To create an extraordinary life, you need a fabulous car, right?
Recently, a stylish Facebook friend posted a photograph of a vintage mint-condition Fiat Spider: “What do you think, everyone? Should I buy this for Jack and me to fabulize in?” The comments exploded into a pinging symphony. Friends gushed: “You only live once!” “Transportation Goals!”
Me? I glanced at the 30-year-old convertible and snorted, “Been there, done that.” In the 1990s, I was known among my practical siblings—Lexus, Acura, Toyota, and Honda drivers all—as the idiot who, at age 26, blew an inheritance on one such goal: an ivory 1972 Mercedes 280 SE coupe. I bought it off a newspaper listing from a Japanese dandy, who was strangely not conflicted about selling his German masterpiece.
As he plopped the keys into my hands, he trilled, “Enjoy!”
At first, the car was a dream. I loved the varnished wooden steering wheel, the expansive sunroof for cruising PCH, and the delicious black leather seats that smelled like $100 bills. For its chirping alarm, I named the car Cricket.
In my 20s, I was lonely, alone, unformed, and yearning for my destiny to unfurl. Sure, I was a magazine editor and had the luminosity of youth. But I was a woman making her way in a city of leggy starlets as plentiful as the swaying palms. How could I compete?
In my new-old Benz (and oversize sunglasses), however, I was someone extraordinary just waiting to be discovered. I was a woman who believed she deserved a Mercedes coupe destiny. She just couldn’t afford it.
Our cars are autobiography: Nowhere is that saying more apt than in L.A., where the average pre-pandemic driver spent almost 120 hours in his car every year. And with Cricket as my ride, my autobiography instantly shifted. I began getting all the attention I desired—once, a Range Rover–driving hottie held up a sign with his number and "CALL ME!" on it.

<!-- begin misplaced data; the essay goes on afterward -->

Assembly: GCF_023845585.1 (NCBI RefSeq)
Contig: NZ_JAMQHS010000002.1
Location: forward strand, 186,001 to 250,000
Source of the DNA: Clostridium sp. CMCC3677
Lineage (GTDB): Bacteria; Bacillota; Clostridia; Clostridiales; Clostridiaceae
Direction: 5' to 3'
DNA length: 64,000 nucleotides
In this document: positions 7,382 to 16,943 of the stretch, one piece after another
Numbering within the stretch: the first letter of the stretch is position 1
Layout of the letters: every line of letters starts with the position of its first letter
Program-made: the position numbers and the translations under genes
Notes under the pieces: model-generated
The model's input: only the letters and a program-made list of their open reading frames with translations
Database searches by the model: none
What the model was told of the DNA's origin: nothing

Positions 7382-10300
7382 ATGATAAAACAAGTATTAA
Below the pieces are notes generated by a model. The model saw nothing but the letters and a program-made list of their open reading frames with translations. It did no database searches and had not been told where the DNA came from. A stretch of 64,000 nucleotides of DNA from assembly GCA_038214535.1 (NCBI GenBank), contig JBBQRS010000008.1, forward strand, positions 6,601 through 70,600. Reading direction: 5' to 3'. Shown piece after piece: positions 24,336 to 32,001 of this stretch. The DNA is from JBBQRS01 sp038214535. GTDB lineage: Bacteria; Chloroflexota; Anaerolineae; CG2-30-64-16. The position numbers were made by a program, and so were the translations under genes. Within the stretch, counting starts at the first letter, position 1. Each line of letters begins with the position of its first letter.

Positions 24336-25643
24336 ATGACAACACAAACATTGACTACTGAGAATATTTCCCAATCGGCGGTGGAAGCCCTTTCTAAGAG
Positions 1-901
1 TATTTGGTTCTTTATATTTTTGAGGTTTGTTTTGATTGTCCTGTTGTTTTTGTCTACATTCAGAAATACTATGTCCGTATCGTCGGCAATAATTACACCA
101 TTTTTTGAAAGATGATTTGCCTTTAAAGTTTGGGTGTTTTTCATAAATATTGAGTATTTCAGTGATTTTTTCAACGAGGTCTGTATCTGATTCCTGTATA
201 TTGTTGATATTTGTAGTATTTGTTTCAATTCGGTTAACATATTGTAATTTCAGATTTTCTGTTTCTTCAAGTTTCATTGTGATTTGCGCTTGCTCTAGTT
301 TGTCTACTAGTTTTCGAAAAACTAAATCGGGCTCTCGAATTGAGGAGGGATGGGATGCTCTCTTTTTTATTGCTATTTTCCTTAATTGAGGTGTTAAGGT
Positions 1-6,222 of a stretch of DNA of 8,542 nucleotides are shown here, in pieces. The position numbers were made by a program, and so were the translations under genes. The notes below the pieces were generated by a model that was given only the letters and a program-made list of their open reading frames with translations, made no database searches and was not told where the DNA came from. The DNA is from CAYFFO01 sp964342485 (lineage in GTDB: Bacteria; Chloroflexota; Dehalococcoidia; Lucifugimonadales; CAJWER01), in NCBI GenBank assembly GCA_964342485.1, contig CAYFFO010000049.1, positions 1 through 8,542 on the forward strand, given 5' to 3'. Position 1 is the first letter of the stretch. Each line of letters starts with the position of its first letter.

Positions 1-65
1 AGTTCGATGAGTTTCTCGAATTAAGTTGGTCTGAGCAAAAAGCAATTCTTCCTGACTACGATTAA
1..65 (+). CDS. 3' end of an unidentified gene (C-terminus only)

But all too soon, Cricket became a 4,000-pound albatross. I couldn’t drive it across town without worrying about it overheating (or worse). I’d be cruising down Olympic or Wilshire when thick black smoke would start billowing violently from under the hood. More than once, I pulled over at some random friend’s house and asked to leave my car there and, oh, could I get a ride home?
Some part of 20s me enjoyed the drama—and the human contact. Having an ailing car meant I had to rely on the kindness of strangers. Call it Munchausen Syndrome of the Vehicular Kind.
It took leaving L.A. and its car culture to cure me. I moved to Hong Kong, where I took the minibus. And when I returned to L.A. 8 years later, I brought back a husband and, soon after, welcomed a baby.
Our first car together was a gleaming BMW Z3, but when my husband, Ajay, crashed the convertible, I realized it was time to grow up—psychologically and automotively. With some tears, I bought a white Volvo station wagon and named it Olaf. There went the 4-wheeled beauty in my life—or so I thought.
The first day I drove my daughter to school, a mother I admired said, “That’s a great ride—solid, safe, drama free. Do you love it?” I looked at Olaf, our clunky Swedish tank with its dull rubber bumpers, bling-free grille, and the car seat in the back, and said, “You know what? I do love it. It’s fabulous.”